Other cultural references include Astro Boy, a humanoid android, and the death of Luke Perry who played teenage heart throb Dylan McKay in 90210. Hey Dad..! also features in the television that shaped her childhood as Middleton writes about her discovery that the town the show is set in is real. She also evokes The Castle and notes how her family travelled to Bonnie Doon and sang the quintessential ‘we’re going to Bonnie Doon’ just like in the film.

Middleton has watched a varied amount of television in her life and her references are recurring. Television is a nostalgic trip down memory lane that urges readers to reflect on how they make sense of their own experiences of being human. The Fly by David Cronenberg emerges as a metaphor for the myriad transformations and growth we all must undergo in life. Her fascination with Twin Peaks reveals that television is often just as horrific as real life and often does not provide the escape we seek. Here, the opulence and generosity of figures such as Oprah emerges as a godsend.

Her poetry is a form of sense-making. A sense of grief at the lives not led by the characters in the television series Middleton admires and grew up with also animates Television’s pages. Here, she appears to dream of a world without the loss of futures we often take for granted.

Television reads like a series of essays that jump from one allusion to the next, laying out the relationship between the writer’s life and the media she consumes, and how she does so. Middleton paints solemn images that are attentive to the complex ways in which television permeates and affects our worldviews and practices. She opines that it is a ‘medium that concerns itself with walls, their destruction’, and her poetry leaves space to wonder about how this takes effect in individual lives.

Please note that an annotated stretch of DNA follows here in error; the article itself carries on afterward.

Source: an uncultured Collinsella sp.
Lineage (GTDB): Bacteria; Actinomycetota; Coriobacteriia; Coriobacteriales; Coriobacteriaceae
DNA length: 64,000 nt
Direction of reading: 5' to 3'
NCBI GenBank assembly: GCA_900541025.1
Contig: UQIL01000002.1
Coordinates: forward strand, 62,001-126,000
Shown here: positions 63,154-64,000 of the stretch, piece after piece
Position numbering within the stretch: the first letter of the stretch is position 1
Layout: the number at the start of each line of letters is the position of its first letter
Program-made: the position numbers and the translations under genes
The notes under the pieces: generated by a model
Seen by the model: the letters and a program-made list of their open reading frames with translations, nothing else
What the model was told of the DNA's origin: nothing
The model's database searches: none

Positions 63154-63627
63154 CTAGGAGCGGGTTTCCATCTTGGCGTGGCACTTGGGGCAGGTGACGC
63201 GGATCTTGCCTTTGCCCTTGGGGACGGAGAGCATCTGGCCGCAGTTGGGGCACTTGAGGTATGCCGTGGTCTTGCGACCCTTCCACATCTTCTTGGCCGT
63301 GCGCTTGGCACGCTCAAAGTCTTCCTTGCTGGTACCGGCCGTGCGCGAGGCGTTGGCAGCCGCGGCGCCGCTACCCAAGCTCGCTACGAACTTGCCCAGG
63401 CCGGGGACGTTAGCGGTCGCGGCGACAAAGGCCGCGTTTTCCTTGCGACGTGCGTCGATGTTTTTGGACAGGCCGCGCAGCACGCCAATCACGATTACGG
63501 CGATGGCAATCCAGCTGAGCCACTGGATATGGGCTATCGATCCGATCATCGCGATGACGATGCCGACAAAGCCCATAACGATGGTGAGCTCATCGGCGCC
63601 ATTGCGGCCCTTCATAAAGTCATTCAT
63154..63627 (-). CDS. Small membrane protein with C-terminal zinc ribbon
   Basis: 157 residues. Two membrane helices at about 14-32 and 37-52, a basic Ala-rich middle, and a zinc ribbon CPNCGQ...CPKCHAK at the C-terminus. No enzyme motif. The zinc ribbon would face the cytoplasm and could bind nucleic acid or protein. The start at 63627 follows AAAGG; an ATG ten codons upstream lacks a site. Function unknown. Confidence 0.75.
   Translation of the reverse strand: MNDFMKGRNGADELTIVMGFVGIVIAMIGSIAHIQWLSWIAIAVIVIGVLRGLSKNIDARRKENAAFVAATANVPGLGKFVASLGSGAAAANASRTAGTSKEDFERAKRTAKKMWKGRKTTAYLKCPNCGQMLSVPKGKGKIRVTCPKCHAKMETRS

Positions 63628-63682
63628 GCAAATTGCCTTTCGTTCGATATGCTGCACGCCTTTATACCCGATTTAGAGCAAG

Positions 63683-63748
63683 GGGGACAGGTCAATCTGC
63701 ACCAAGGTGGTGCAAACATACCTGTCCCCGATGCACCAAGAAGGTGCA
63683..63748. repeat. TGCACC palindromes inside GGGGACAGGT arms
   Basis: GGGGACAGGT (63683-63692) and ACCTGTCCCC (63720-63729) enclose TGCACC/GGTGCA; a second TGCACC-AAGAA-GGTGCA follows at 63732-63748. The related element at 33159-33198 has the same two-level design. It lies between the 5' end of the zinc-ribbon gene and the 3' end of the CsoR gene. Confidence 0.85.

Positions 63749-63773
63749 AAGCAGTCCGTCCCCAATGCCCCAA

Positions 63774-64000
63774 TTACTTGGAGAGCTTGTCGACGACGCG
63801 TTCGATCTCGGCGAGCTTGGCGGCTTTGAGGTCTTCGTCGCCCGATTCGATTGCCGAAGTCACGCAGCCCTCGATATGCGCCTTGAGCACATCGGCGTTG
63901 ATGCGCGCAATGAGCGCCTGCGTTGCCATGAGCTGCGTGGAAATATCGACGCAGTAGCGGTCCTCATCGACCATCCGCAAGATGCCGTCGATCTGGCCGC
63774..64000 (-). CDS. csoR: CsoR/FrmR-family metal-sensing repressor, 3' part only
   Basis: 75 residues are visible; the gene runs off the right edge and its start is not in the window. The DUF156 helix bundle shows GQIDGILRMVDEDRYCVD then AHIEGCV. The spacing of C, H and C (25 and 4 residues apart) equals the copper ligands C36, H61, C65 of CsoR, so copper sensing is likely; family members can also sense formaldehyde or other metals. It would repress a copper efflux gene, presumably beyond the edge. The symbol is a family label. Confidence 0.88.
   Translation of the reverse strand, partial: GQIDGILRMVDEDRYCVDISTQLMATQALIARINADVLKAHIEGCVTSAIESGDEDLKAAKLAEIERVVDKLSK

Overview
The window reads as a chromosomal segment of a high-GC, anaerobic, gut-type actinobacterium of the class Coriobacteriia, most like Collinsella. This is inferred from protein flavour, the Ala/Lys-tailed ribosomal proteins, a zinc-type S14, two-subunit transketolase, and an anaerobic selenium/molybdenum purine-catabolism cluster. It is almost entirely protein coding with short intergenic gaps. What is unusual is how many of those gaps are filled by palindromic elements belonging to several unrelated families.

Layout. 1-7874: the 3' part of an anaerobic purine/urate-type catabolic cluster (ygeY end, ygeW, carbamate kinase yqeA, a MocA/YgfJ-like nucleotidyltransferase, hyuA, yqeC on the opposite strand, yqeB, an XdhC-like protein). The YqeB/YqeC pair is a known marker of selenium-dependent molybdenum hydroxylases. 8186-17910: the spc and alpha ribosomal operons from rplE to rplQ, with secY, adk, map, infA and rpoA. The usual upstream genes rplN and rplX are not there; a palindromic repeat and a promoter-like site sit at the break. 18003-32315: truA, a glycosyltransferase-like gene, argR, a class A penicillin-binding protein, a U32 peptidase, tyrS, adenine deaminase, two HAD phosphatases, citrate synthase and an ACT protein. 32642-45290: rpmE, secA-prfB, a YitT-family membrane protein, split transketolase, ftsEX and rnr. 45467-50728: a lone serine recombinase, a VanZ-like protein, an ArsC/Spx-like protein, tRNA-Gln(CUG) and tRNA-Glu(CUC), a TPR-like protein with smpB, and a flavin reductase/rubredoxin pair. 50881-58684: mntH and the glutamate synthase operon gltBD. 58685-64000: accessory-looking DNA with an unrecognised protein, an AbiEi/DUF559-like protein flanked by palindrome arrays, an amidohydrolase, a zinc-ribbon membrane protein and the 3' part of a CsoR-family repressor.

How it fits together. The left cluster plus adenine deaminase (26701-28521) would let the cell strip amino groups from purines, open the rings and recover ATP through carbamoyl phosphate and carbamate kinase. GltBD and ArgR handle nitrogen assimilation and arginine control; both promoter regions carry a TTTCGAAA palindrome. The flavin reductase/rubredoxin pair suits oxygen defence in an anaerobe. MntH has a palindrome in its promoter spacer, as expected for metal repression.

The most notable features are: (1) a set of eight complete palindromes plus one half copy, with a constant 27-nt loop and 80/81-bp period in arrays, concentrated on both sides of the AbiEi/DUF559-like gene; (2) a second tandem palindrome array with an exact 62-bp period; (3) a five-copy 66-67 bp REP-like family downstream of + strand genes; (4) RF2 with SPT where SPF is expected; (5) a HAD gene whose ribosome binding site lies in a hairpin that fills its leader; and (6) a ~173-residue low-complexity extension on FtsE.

Television highlights that we, more often than not, choose what we pay attention to and that there is both beauty and violence in that act. Middleton does not explain herself and the references she makes. She merely invites us into her world and that of the media and personalities that have enriched her life. 

The book is not reducible to the self-indulgent recollections of a fangirl; it urges the reader to contemplate the implications of viewership. It is a poetry collection for those who wonder about the influence and impact of their viewing choices on their self-understandings and their orientation to the world.

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It unpacks the role of media in our lives and the importance of critically engaging with everything we consume. Middleton is well-aware of the influences that have shaped her and Television urges readers to develop their own awareness of the influences that shape them. Her book is a delightful read that is worthy of contemplation in its own right.

Television, Kate Middleton
Publisher: Giramondo
ISBN: 9781922725790
Pages: 112pp
RRP: $27
Publication date: February 2024

Tinashe Jakwa is a writer. She lives in Brisbane/Meanjin and likes quiet, nature, and sincerity.